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I have re done the link for you.

http://www.ukiphome.com/comments.asp?sid=1327

"Pocket the difference with the Tories"

How about David Cameron promoting the idea of us all pocketing the difference between EU membership and non membership.

The historic dilemma for UKIP, is now becoming the Conservative Party's growing headache:

"How to oppose the EU when that organisation is the growing and major source of your party's funds?"

Discuss that, IMHO the conclusion will arrive at hypocrisy.

Of course such was the intent!

take the great opportunities a pro-withdrawal stance offers the party in terms of both new policies and finances, and then move on.

I think you're going to have to "move on" from that position, as I don't believe (and I'm being pragmatic here, not ideological) that withdrawal is on the Conservative policy agenda. For the reasons I've outlined above and elsewhere, I think this is politically prudent. Cameron has put forward a strong agenda on EU reform.

The principles that will govern our european policy approach are here. Given these and the instruction to front-benchers not to join Better Off Out, I think you have to accept that we're joining the mainstream, moderate position on european politics and driving the case for EU reform, not joining a minority party in shouting for immediate withdrawal.

Martin Cole-eh?

That link provided by Richard goes to the EPP-ED website, with its nauseating "ring-of-stars enclosed in a heart" logo. How can anyone say that they believe in "A Europe based on nation states", while they also insist on remaining in a EU Parliamentary grouping which openly states its belief in a European federation?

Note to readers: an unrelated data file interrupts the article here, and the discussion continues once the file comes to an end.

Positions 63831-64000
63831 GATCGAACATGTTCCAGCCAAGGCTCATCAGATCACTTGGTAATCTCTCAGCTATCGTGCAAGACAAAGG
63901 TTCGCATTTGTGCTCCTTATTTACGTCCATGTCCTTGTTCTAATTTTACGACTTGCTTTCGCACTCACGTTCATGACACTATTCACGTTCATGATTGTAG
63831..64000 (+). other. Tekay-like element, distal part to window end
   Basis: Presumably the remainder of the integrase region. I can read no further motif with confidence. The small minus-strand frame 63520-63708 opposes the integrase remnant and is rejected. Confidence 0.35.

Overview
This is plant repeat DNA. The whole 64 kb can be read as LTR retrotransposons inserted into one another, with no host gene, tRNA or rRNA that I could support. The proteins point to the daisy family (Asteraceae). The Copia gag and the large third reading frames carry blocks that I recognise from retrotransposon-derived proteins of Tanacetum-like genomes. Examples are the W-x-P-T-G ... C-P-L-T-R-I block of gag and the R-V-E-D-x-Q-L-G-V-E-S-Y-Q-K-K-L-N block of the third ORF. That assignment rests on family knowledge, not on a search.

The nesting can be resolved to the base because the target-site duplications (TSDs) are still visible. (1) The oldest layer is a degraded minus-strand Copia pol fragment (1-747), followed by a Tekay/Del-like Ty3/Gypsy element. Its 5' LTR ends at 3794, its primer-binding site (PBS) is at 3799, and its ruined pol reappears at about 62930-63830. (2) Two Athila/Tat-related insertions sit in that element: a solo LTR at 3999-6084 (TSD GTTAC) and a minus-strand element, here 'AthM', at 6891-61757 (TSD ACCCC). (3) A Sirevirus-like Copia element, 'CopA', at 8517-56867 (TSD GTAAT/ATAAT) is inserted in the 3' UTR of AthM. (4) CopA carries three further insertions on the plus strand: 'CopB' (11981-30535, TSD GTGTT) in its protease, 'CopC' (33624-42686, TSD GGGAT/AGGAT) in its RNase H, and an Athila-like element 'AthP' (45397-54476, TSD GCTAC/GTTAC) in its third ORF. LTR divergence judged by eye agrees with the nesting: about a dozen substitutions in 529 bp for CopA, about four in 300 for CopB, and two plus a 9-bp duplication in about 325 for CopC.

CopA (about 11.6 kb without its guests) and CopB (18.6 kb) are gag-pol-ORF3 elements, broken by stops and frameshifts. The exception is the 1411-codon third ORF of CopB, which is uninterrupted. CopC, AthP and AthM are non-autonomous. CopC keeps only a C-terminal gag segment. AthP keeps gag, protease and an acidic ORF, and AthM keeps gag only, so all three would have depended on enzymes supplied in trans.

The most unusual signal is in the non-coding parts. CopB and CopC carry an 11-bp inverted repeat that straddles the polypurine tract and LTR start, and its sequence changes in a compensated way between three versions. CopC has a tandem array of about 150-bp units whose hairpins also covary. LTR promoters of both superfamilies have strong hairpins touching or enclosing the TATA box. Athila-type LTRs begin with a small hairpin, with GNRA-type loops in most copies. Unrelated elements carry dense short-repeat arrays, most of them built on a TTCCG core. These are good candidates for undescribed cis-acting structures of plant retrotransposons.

March 25th will be the 50th anniversary of the original Treaties of Rome, and the plan is that there should be a Berlin Declaration, looking back on the magnificent achievements of the last 50 years and looking forward to a golden future.

http://www.eu2007.de/en/News/Press_Releases/January/0101merkel.html

No draft of the Declaration has been published yet*, and it's difficult to see how it could be a legally binding document rather than a political statement, but if Blair is tempted to sign us up for a thousand years of perpetual "ever closer union" it will be interesting to see how the Tory leaders (and also Gordon Brown) react.

* Although it could conceivably be based on a Declaration of Berlin produced in October 2004, which starts:

"A. Noting with great satisfaction that after having surmounted multiple obstacles, the last European Council of 17 June in Brussels approved the Constitution, which corresponds to a large extent to the project drafted by the European Convention"

and goes on to request:

"1. the European Constitution be ratified as quickly as possible by the Member States of the EU, leading to a new stage of European political integration,

2. a procedure of revision of the Constitution be drawn up as soon as possible"

http://www.uni-bonn.de/~uholtz/Europa%20-%20Gemeinsame%20Werte/Europa%20-%20Gemeinsame%20Werte.htm#DECLARATIONOFBERLIN

Better Off Out will now be key to the future fortunes of the Conservative Party.

The EU is poison for Britain and the vast majority of the voting public recognise this. Membership costs us billions, with no worthwhile gain.

The decent majority of Conservatives have far more in common with UKIP members than they have with the Eurofanatic Ken Clarke left of the party. Interestingly that covers a range of other issues as well, not necessarily official UKIP policies.

What we need is to get rid of the Eurofanatic left and team up with UKIP.

If David Cameron won't buy that, then we'd be better off without him as well.

Team up with UKIP?

http://e-ukip-home.blogspot.com/